There are many wonderful works for the electric guitar, including music by Australian composers George Lenz and Andrew Ford, which were first performed by the Sydney-based new music specialist Zane Banks. And in early June, two electric guitar symphonies written by New York composer Glenn Branca had their Australian premiere. His use of drones, alternative tunings and mass electric guitars has influenced both classical and rock musicians. In my own work with the MCM ensemble Three (trumpet, trombone and guitar) I have found the electric guitar a perfect foil to the brass instruments.
Guitar women and shredders
There have been some great female electric guitar soloists, from the pioneering gospel blues of Sister Rosetta Tharpe to performers Nancy Wilson (Heart), Joan Jett (The Runaways, Joan Jett and the Blackhearts) and Carrie Brownstein (Sleater-Kinney). On the local front, Adalita Srsen (Magic Dirt) has been a leading guitarist for years and Courtney Barnett has achieved international fame with her understated electric guitar accompaniment style.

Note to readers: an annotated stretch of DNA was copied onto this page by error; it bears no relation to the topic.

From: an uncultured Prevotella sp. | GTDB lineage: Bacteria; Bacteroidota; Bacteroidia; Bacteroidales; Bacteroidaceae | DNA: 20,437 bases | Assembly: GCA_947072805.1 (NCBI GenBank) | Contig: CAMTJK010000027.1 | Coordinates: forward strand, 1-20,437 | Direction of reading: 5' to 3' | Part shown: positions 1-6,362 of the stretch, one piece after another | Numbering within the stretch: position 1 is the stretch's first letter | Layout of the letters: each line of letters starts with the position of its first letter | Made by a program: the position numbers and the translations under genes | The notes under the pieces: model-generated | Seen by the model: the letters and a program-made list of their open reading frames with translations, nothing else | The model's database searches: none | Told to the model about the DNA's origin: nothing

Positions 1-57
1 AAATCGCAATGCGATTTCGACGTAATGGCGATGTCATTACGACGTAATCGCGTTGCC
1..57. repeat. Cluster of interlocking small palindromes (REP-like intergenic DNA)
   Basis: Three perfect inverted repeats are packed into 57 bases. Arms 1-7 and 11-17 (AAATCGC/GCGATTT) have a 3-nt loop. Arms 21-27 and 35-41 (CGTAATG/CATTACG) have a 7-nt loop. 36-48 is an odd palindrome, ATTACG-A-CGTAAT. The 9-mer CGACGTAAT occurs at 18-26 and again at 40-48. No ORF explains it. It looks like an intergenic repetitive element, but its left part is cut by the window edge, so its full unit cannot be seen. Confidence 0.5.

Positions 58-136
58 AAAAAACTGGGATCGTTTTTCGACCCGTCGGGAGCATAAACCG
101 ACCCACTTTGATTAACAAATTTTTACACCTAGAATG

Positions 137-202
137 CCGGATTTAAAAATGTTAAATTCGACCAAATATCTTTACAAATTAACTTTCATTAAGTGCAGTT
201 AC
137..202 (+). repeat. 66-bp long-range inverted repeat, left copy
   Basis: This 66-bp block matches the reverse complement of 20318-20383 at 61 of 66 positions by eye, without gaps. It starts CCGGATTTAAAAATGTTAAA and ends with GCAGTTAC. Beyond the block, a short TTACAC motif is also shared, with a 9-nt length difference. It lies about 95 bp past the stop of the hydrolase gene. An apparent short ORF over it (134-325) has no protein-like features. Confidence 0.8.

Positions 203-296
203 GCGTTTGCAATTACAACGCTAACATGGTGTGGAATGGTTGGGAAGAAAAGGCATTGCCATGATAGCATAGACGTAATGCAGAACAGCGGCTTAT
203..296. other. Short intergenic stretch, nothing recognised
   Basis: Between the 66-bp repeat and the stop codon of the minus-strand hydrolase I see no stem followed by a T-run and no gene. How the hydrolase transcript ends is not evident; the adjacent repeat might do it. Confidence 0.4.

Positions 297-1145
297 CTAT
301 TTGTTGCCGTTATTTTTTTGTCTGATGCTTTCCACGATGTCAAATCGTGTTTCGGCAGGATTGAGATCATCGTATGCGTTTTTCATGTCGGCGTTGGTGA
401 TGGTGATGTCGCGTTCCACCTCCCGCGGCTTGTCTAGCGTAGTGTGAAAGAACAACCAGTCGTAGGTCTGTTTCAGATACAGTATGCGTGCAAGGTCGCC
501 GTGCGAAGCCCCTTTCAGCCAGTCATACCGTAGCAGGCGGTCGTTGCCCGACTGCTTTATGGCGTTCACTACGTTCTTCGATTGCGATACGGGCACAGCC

A more soloistic rock style is represented in the work of Danielle Haim (Haim) and Donna Grantis from Prince’s band 3rdeye Girl. These are all guitar heroes to inspire a new generation of performers.
Compared to the music of the 70s, guitar solos are on the wane in mainstream rock and pop. But in the genres of heavy metal and progressive rock, shredding (rapid, high energy, virtuosic playing) is still a valued form of expression. Many of these “progressive” guitarists work with guitar makers and effects designers to come up with new products (such as the seven-string electric – now used by many metal guitarists – designed for playing low, heavy riffs).
Virtuoso guitarists Dave Mustaine (Megadeath), Kirt Hammet (Metallica) and John Petrucci (Dream Theatre) have been influencing young shredders for decades. Psychedelic rock, meanwhile, is undergoing something of a renaissance in Australia with Melbourne band King Gizzard and the Lizard Wizard leading the way.
In short, the electric guitar is evolving. A new breed of guitarists are plucking, strumming, shredding, riffing, experimenting and amplifying their way into the future.
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Steve Mackey will be visiting the Melbourne Conservatorium of Music in late August/early September this year. He will perform at the Melbourne Recital Centre on September 2.